“Ferran Adrià motivated me at El Bulli and now I’m here to motivate the next generation.”
When Barber asked Mazourek why he didn’t make a squash that tasted good, the breeder responded by saying that nobody had ever asked him to breed specifically with flavour in mind.
“Perfection doesn’t exist. It’s whether we feel that the moment is completed. I have a bigger mission now.”
“Only in the last two years have I found myself as a chef.”
A three-day jaunt in a nifty hire car was the perfect amount of time to take in the capital and the iconic Lake Bled before combining peaceful countryside with destination dining at Hisa Franko.
“With Noma 2.0, we dare again to fail.”
While most global foodies can identify ceviche as a Peruvian dish and tacos as Mexican, many would be hard-pushed to name a typically Colombian bite.
“A chef in 2017 is much more than the sum of his recipes. We have a big responsibility to show the young generation the right approach for the future.”
Eighteen years old and desperate for cash to fund a summer of partying in Ibiza, the future world’s greatest chef did what any teenager might do – he took a job washing pots.
After the roaring success of the first Osso, Garibaldi is planning a second branch, with a new supersized butcher’s shop serving meaty sandwiches.
“There’s one day in this job when you have to choose between being a wife and mother, and being a chef. If I had been in love and had a baby in my thirties, I probably wouldn’t be where I am today”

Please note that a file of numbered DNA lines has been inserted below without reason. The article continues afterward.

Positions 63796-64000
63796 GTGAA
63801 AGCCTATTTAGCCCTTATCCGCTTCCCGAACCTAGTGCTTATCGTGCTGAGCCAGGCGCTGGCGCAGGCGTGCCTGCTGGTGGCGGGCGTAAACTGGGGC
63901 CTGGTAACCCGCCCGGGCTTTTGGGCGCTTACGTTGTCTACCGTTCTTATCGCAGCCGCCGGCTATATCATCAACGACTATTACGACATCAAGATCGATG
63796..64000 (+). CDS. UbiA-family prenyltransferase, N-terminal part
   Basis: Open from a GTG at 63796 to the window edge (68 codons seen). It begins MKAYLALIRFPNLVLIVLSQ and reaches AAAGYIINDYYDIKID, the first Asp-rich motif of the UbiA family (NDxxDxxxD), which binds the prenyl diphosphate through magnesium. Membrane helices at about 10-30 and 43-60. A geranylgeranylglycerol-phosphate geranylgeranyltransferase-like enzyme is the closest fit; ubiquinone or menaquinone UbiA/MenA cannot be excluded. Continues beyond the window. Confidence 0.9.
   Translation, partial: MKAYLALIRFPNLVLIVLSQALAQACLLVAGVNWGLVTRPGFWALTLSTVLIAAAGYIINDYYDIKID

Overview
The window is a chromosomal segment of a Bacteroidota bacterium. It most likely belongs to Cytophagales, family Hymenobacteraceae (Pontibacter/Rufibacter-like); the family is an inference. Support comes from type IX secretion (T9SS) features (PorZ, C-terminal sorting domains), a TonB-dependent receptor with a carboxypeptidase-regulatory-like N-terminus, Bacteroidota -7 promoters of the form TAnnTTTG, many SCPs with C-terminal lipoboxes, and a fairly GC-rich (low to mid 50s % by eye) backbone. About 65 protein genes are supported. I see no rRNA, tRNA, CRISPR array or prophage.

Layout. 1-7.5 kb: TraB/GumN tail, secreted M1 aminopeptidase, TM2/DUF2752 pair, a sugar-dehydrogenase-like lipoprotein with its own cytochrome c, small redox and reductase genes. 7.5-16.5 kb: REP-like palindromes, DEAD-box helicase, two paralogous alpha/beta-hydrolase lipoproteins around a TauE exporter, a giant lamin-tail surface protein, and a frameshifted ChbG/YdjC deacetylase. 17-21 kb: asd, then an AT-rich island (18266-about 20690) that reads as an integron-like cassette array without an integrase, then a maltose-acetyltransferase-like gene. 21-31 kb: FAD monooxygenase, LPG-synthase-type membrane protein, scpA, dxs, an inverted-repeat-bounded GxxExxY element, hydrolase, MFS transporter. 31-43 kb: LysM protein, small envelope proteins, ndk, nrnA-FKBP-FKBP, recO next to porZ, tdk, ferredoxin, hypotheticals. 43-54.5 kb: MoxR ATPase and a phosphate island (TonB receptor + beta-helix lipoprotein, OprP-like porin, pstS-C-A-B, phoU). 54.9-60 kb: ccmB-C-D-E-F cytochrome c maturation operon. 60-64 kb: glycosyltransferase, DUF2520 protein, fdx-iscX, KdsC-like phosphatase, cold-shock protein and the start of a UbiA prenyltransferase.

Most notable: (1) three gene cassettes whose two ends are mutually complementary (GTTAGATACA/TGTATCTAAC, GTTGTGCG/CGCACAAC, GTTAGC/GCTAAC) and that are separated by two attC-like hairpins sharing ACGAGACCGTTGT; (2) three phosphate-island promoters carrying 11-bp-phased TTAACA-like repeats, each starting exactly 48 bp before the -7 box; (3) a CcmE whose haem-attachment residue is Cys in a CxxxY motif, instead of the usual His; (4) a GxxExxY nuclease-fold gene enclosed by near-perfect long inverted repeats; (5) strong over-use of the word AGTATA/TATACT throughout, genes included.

“There are many things that I think are really wrong with fine dining. So the food in Cosme is very simple – it’s driven by flavour and logic, not by trends or what’s cool”
It’s four o’clock on a Friday afternoon and Will Guidara and Daniel Humm can’t stop laughing. It’s clear from the off that they share a bond that goes way beyond the restaurant’s walls
“Ten years ago, we were talking about the Peruvian gastronomic boom, but for us, that boom has been and gone. It’s important to talk about the present, and what’s important in the present is that people come to my restaurant and have a good time”
If there’s one thing italian chef Massimo Bottura is never short of, it’s enthusiasm. so it says a lot about the current state of play in the european restaurant industry that he goes to america ‘to recharge his batteries’
When the financial crisis happened, we created a cocktail called Fuck the Subprime. It was cognac with Cristal champagne and it was S$65 (£30) for a fucking cocktail, but you had to order it in a group. We were full of people buying it, so we realised in times of stress, people still want to drink.